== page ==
“This is what is happening because they lose control over their lives, they lose control over their meetings and that creates lots of problems,” he told Global News Toronto.

When we do construction, and it’s inevitable … it has to be done in a mindful, planned way where we actually advise people. There’s not much communication that happens these days other than the fact that these two lanes will be closed for the next six months.”

People walk past road woark in Toronto on May 17, 2023. Rachel Verbin/The Canadian Press

Congestion was a major theme during Toronto’s 2023 mayoral byelection, with candidates promising to improve city streets riddled with delays from housing projects, transit expansions and maintenance construction.

The eventual winner, Olivia Chow, pledged to tackle the problem by expanding cycling infrastructure and walkable communities to reduce reliance on cars. She also said she would use technology to improve traffic snarls.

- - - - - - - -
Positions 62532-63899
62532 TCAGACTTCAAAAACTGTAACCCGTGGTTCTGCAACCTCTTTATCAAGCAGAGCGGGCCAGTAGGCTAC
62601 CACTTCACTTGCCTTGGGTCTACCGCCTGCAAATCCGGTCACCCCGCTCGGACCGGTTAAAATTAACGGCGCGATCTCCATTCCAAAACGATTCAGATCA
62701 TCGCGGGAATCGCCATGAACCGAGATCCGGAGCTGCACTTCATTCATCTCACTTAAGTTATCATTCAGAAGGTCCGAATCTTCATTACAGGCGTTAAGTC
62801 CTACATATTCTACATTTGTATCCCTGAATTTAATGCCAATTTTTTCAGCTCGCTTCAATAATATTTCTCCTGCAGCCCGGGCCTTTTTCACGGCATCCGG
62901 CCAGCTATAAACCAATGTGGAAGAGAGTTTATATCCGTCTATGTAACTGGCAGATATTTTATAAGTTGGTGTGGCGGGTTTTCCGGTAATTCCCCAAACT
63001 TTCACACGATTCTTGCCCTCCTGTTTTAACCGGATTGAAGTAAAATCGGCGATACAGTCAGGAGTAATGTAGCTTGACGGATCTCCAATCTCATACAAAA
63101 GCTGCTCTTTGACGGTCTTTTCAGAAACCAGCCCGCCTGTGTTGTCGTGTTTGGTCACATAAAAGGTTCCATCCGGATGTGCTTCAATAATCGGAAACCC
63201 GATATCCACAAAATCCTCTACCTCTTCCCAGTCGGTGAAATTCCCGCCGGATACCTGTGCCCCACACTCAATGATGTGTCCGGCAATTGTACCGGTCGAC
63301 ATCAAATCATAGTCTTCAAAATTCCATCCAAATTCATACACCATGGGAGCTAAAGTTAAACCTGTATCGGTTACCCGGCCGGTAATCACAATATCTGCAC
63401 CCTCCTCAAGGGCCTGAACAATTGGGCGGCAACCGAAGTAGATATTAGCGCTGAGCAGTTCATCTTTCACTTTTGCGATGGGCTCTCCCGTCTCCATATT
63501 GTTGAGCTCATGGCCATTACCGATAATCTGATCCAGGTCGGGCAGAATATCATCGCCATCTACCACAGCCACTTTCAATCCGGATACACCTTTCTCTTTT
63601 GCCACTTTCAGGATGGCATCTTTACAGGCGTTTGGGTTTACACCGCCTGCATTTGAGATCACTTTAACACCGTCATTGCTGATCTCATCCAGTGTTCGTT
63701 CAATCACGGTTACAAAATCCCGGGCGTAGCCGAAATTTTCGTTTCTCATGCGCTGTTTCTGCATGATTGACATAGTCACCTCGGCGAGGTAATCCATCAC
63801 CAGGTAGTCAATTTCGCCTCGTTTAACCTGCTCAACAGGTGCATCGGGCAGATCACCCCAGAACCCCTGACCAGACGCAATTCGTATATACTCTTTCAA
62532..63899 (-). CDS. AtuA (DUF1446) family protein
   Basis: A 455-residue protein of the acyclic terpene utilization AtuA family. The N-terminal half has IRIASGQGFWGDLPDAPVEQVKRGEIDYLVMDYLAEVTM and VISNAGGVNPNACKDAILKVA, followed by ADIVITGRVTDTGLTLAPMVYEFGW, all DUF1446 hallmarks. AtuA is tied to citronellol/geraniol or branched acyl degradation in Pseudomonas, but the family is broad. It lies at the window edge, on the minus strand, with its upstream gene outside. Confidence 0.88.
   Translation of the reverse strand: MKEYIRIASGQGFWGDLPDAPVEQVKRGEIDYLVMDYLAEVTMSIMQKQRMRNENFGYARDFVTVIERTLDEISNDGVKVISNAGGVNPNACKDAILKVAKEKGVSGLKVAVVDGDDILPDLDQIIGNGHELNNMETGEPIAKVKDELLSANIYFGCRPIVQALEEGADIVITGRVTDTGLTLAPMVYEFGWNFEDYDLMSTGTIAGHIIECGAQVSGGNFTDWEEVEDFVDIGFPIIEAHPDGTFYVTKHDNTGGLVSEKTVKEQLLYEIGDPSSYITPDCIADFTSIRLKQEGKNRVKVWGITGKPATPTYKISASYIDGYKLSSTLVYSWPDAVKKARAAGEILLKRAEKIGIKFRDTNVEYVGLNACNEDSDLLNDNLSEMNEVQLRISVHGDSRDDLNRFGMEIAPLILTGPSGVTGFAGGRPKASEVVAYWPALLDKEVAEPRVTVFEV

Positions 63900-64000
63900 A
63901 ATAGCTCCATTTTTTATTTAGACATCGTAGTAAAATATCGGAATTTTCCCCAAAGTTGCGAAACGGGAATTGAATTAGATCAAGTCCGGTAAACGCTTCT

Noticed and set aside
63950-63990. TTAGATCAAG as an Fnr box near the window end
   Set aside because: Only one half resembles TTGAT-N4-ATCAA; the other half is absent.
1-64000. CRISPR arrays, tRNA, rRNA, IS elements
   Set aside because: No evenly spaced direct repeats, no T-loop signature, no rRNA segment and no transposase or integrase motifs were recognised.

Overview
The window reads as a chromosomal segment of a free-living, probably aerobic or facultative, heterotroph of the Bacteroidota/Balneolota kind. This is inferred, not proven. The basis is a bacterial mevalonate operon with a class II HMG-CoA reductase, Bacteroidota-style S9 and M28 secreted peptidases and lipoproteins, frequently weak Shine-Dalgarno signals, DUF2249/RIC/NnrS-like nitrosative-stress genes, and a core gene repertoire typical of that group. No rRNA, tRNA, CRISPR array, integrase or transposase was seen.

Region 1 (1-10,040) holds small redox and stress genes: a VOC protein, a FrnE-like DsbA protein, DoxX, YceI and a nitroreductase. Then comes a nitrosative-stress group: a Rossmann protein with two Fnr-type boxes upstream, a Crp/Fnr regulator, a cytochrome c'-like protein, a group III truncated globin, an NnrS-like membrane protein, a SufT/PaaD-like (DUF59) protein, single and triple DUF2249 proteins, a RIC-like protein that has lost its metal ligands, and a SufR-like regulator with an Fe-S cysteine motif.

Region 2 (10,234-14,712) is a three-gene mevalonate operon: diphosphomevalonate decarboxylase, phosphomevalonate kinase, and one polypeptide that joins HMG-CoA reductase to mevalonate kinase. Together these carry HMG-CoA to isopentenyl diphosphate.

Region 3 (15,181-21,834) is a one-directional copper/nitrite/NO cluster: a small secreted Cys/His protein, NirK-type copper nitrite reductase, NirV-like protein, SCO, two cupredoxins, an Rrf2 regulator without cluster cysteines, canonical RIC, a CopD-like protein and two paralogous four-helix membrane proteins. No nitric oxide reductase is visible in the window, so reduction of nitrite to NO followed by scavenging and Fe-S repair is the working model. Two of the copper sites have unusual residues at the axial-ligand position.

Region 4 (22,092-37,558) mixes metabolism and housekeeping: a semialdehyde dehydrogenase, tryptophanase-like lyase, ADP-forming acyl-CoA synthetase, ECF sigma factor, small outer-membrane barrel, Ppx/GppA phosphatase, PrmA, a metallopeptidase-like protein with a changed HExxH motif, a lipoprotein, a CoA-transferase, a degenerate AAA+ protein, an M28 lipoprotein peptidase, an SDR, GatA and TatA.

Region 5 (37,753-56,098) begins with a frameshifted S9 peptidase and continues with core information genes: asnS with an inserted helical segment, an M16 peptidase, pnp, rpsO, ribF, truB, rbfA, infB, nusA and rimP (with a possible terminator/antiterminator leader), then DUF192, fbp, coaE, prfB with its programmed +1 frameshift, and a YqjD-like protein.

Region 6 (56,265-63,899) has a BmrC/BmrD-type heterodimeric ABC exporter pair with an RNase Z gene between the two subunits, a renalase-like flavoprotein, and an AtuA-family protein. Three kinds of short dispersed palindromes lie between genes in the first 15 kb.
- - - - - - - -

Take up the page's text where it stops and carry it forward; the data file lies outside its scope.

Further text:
Can construction season become less disruptive?

Both Siemiatycki and Haider stressed smooth planning is essential for a less disruptive construction season, but with the amount of work a city like Toronto faces, that itself is becoming a challenge.

Siemiatycki said construction and asset management works best when it’s done on a regular basis, not when it’s started, stalled or stopped.

“We really need to make sure that once a job starts, it’s planned out; that all of the supply chain issues, all the equipment, all of the materials and the workforce is there, and it can go as quickly as possible,” he said.

“If you’re cutting up a road, (make sure) you’re also replacing the water main, you’re also doing any upgrades to the telecommunication infrastructure … so that these streets are not being torn up twice or three times within a relatively short period of time. That’s when people become immensely frustrated.”

Siemiatycki also floated the idea of modular construction, a process in which infrastructure parts are built off site and brought to the job ready for install.